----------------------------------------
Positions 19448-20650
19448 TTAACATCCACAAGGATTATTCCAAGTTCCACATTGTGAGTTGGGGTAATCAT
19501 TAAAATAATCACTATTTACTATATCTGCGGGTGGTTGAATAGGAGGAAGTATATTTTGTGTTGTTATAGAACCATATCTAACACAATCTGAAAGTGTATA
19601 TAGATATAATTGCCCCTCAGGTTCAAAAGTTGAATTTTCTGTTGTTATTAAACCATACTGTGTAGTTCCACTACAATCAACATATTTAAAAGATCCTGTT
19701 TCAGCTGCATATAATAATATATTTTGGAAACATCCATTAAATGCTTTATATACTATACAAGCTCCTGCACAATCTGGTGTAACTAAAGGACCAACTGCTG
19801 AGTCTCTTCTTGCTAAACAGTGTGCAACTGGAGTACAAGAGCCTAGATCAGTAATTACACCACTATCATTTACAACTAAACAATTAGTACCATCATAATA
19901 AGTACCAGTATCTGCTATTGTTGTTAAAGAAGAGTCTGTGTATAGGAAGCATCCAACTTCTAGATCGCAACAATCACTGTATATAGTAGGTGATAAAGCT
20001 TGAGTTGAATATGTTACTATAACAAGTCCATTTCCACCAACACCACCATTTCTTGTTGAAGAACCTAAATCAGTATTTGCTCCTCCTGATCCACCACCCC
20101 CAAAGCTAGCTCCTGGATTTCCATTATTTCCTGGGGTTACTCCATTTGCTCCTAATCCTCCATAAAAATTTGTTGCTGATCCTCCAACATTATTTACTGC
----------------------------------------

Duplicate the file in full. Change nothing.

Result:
Positions 19448-20650
19448 TTAACATCCACAAGGATTATTCCAAGTTCCACATTGTGAGTTGGGGTAATCAT
19501 TAAAATAATCACTATTTACTATATCTGCGGGTGGTTGAATAGGAGGAAGTATATTTTGTGTTGTTATAGAACCATATCTAACACAATCTGAAAGTGTATA
19601 TAGATATAATTGCCCCTCAGGTTCAAAAGTTGAATTTTCTGTTGTTATTAAACCATACTGTGTAGTTCCACTACAATCAACATATTTAAAAGATCCTGTT
19701 TCAGCTGCATATAATAATATATTTTGGAAACATCCATTAAATGCTTTATATACTATACAAGCTCCTGCACAATCTGGTGTAACTAAAGGACCAACTGCTG
19801 AGTCTCTTCTTGCTAAACAGTGTGCAACTGGAGTACAAGAGCCTAGATCAGTAATTACACCACTATCATTTACAACTAAACAATTAGTACCATCATAATA
19901 AGTACCAGTATCTGCTATTGTTGTTAAAGAAGAGTCTGTGTATAGGAAGCATCCAACTTCTAGATCGCAACAATCACTGTATATAGTAGGTGATAAAGCT
20001 TGAGTTGAATATGTTACTATAACAAGTCCATTTCCACCAACACCACCATTTCTTGTTGAAGAACCTAAATCAGTATTTGCTCCTCCTGATCCACCACCCC
20101 CAAAGCTAGCTCCTGGATTTCCATTATTTCCTGGGGTTACTCCATTTGCTCCTAATCCTCCATAAAAATTTGTTGCTGATCCTCCAACATTATTTACTGC